R.J. Hadley was leery as experts--including his own health care providers--grew more optimistic over the years that antiretroviral treatment could prevent HIV from cutting his life short.
'I was always waiting for the other shoe to drop,' explains the 45-year-old Chicago resident, who has lived with HIV for two decades, 'especially since there wasn't any proof to back up what they believed was happening.'
Not anymore, though.
For the first time in the history of the AIDS pandemic, researchers have hard evidence to show that successful long-term treatment can give some HIV-positive adults exactly the same life spans as their negative peers.
'It's terrific to have a study that says, 'Yes, it's true. It's real!'_' says Shawn Decker, a 32-year-old HIVer who was infected through tainted hemophilia products as a child. 'This is great news.'
After tracking 2,435 HIV-positive adults to gauge whether--and by how much--combination therapy lengthened their lives, French scientists had the data to show that the higher one's CD4 count is maintained, the lower the risk of early death became.
In fact, people who achieved and maintained CD4 counts of 500 or higher throughout six years or more of treatment had exactly the same life expectancies as their age- and gender-matched HIV-negative peers.
The study results, reported in the September 2007 edition of the Journal of Acquired Immune Deficiency Syndromes, are particularly encouraging for doubtful HIVers like Hadley and Decker, both of whom spent years believing their deaths were inevitable and imminent.
'The longer I stayed alive, the more I felt like I was living past my expiration date,' Hadley says.
But with undetectable viral loads and high CD4 counts, both men could very well be among those HIVers who, like the French patients studied, can expect to live to ripe old ages.
And due to recent treatment advances, that group of long-living HIVers almost certainly includes most of those who were recently diagnosed, says James Carroll, MD, an HIV specialist at Legacy Community Health Services in Houston. He notes that the French study subjects were given the earliest available protease inhibitors, many of which were less potent, more likely to fail, and more prone to producing therapy-ending side effects than newer medications.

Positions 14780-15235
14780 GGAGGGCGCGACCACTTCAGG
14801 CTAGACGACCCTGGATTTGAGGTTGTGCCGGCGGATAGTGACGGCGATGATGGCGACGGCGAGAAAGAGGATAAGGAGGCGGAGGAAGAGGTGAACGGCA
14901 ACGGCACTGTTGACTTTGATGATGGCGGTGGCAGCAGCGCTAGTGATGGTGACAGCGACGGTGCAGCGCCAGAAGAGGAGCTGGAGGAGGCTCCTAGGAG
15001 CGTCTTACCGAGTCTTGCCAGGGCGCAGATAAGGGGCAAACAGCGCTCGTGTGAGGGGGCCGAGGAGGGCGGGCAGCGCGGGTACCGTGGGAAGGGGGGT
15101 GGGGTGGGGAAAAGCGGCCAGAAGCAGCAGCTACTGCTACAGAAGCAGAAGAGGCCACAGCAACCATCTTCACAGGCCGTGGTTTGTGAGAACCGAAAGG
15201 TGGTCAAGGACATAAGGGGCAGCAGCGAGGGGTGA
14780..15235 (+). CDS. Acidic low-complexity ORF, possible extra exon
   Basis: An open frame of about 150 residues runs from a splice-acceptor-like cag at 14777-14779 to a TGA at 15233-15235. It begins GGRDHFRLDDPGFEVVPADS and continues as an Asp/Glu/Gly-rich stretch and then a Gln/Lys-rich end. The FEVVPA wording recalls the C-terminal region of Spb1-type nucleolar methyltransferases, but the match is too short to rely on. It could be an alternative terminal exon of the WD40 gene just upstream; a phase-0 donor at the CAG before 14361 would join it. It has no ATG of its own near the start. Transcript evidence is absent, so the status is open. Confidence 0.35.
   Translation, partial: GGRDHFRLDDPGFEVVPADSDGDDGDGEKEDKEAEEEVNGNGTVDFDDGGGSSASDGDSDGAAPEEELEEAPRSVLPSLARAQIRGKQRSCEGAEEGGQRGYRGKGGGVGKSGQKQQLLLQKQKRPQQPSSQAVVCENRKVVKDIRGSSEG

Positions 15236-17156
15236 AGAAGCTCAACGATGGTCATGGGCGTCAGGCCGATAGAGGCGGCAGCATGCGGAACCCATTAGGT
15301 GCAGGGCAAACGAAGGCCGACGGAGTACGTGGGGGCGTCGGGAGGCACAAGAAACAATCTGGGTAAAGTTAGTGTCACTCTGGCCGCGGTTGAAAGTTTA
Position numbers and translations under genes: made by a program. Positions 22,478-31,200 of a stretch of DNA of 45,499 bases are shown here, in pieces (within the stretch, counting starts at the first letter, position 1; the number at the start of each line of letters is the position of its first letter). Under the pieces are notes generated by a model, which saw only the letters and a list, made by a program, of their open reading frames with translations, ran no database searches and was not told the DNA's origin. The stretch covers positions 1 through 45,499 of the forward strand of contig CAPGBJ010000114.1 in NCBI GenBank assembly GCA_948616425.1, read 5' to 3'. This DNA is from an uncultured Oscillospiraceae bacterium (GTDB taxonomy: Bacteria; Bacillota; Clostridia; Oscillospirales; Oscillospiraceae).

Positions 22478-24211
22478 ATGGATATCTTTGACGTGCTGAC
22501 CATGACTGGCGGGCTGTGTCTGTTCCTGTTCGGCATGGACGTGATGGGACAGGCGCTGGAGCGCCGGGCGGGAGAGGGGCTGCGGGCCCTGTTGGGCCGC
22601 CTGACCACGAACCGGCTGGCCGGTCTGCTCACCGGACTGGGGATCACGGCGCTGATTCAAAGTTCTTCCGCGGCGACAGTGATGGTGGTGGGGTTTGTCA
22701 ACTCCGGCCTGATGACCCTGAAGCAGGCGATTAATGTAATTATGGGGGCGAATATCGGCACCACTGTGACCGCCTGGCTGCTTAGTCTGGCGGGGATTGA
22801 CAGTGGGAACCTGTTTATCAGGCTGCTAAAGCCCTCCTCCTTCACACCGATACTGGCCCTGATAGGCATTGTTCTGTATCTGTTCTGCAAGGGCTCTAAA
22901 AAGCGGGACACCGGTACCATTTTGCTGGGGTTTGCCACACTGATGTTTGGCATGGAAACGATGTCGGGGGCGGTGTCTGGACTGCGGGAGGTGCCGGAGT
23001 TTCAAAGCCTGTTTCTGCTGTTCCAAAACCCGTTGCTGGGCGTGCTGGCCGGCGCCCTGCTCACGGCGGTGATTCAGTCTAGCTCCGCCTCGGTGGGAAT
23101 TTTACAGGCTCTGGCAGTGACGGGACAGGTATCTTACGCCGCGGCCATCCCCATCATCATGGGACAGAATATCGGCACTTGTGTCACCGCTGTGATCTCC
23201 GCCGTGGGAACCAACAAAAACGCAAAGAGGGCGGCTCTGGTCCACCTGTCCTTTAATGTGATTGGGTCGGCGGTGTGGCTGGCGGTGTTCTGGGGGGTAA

Better meds--and improved ability to adhere to them--greatly increase the likelihood of a normal life span, Carroll says.
That sort of upbeat news can go a long way toward alleviating the fears many HIVers experience on learning they're infected, says Ken Howard, a West Hollywood, Calif.-based psychotherapist and author of Positive Outlook: How to Successfully Manage HIV Today.
'There's still a large percentage of newly diagnosed people...who have that 'I'm going to die' feeling,' he says. 'Studies like this--as well as simply getting to know people like me who've lived with the virus for many years--certainly give them hope.'
With that newfound hope and a potentially longer life span, however, comes a whole new set of medical issues associated with aging that have to be addressed, Carroll warns. Successful treatment also may necessitate establishing a new mind-set about the disease--what Howard calls 'getting used to living again.'
Like many of Howard's patients, Decker found that planning for a long-term future did not come easily. But today he's eagerly anticipating being a senior citizen.
'My new life goal, which will be met,' he says with a laugh, 'is to be a 70-year-old guy in plaid pants, harassing skateboarders in the park.'